A new Bob Hope box set from Universal packages the long unavailable 1939 version of “The Cat and the Canary,” directed by Elliott Nugent, along with two other early Hope comedies not previously released on DVD: George Archainbaud’s 1938 “Thanks for the Memory,” a follow-up to Hope’s star-making turn in Mitchell Leisen’s “Big Broadcast of 1938” that reunites him with Shirley Ross, and Nugent’s “Nothing But the Truth” (1941), which pairs Hope with Paulette Goddard for the third and final time.
The set, titled the “Thanks for the Memories Collection,” includes three re-issues: George Marshall’s 1940 sort-of-sequel to the hugely successful “Cat,” “The Ghost Breakers” (it’s the same old transfer, unfortunately, for a film that could have used a new one); David Butler’s “The Road to Morocco” (1942), probably the best sustained of the often bumpy “Road” pictures; and Norman Z. McLeod’s “The Paleface” (1948), a western burlesque that occasionally reveals the hand of co-screenwriter Frank Tashlin (who would direct the far superior sequel, “Son of Paleface,” in 1951).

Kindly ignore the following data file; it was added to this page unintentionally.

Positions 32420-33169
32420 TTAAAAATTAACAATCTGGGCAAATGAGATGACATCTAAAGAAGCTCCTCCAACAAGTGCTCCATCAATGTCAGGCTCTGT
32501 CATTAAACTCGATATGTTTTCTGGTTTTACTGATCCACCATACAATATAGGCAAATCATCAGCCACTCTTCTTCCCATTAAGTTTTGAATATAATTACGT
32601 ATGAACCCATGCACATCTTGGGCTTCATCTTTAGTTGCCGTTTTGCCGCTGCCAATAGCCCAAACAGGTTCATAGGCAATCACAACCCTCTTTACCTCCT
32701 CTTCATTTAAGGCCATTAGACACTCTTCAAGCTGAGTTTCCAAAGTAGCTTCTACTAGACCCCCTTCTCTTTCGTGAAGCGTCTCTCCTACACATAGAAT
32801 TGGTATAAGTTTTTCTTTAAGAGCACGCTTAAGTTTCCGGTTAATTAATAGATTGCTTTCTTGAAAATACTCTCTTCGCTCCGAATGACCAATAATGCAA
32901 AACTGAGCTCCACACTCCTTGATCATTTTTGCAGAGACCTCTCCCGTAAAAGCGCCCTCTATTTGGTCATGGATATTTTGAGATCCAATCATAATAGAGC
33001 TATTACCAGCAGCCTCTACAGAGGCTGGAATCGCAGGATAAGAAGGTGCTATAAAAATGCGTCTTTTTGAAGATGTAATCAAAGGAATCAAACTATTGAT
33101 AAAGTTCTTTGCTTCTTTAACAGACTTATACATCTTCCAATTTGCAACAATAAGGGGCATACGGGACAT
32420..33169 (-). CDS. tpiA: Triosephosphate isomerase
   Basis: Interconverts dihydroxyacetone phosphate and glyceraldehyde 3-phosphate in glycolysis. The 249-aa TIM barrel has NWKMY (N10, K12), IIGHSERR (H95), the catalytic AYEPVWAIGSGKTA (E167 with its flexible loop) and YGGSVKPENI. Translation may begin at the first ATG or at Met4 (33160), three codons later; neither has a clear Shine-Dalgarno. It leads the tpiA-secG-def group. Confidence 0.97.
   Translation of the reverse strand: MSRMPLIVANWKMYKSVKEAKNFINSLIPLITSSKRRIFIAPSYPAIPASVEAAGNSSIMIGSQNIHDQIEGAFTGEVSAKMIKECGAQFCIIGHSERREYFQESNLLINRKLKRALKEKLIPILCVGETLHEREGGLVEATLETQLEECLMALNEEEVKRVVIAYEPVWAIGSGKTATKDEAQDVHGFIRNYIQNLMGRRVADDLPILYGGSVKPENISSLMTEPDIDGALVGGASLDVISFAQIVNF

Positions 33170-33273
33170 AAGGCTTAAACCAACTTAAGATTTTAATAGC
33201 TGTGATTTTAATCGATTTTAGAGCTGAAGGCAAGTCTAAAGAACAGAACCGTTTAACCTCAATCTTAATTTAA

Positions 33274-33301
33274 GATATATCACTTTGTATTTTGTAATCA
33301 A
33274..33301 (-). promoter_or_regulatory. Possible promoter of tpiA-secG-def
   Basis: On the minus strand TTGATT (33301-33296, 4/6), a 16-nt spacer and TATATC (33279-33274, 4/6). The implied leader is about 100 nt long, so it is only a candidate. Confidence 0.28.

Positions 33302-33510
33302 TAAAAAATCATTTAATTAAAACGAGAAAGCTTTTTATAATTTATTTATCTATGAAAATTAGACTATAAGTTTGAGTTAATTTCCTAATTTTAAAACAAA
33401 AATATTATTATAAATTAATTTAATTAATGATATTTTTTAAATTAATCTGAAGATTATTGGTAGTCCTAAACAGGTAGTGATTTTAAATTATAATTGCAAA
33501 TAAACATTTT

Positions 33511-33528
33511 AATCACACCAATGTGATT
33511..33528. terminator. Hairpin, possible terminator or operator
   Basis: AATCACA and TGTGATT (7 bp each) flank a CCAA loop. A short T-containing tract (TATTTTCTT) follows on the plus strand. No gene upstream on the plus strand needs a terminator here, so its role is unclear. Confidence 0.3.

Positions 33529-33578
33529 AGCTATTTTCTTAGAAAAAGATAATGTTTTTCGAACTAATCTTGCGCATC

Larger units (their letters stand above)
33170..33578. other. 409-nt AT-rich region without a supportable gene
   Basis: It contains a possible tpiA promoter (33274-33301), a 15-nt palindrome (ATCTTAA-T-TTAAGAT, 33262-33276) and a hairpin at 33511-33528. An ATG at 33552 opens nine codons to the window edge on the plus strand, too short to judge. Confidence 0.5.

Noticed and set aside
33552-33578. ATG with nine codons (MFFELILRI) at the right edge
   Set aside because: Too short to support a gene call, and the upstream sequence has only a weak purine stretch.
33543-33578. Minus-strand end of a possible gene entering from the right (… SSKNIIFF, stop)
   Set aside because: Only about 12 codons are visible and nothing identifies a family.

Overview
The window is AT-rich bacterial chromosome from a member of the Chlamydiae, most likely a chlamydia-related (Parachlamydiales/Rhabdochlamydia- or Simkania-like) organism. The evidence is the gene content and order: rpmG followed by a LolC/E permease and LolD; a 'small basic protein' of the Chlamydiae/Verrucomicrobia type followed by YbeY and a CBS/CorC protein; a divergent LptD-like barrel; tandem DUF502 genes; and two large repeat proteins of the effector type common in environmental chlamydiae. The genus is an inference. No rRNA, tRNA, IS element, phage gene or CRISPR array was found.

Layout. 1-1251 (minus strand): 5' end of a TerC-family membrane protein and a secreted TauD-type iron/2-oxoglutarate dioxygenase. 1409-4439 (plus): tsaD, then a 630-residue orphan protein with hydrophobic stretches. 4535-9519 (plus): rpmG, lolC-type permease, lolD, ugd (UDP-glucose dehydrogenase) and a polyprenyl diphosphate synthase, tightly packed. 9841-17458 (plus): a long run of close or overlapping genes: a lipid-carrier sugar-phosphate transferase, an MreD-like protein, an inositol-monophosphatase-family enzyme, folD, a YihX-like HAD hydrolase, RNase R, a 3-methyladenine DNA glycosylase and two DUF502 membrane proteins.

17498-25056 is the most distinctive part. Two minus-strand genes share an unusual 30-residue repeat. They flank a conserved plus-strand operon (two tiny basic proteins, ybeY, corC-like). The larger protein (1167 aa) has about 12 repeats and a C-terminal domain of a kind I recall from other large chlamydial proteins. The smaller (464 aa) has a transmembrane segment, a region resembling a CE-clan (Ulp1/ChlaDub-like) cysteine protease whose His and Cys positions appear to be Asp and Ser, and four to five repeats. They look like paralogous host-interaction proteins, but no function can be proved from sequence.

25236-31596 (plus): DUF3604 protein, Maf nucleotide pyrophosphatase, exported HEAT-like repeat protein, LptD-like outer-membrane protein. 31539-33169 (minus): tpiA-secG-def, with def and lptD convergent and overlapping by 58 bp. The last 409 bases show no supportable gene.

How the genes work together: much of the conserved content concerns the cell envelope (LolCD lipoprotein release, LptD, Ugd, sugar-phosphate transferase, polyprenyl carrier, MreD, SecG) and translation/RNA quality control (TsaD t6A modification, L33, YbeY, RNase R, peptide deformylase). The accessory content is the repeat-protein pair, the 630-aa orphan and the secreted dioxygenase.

Hope doesn’t get much love these days, perhaps because his removed, wisecracking style — he’s always slightly distanced from the material, and even from the characters he’s supposed to be playing — has been so widely influential that it’s difficult to appreciate his originality. But the man was a star for 50 years — in a career that parallels John Wayne’s, in its length and evolutionary stages — and there must have been a reason for that. Further thoughts here in the New York Times.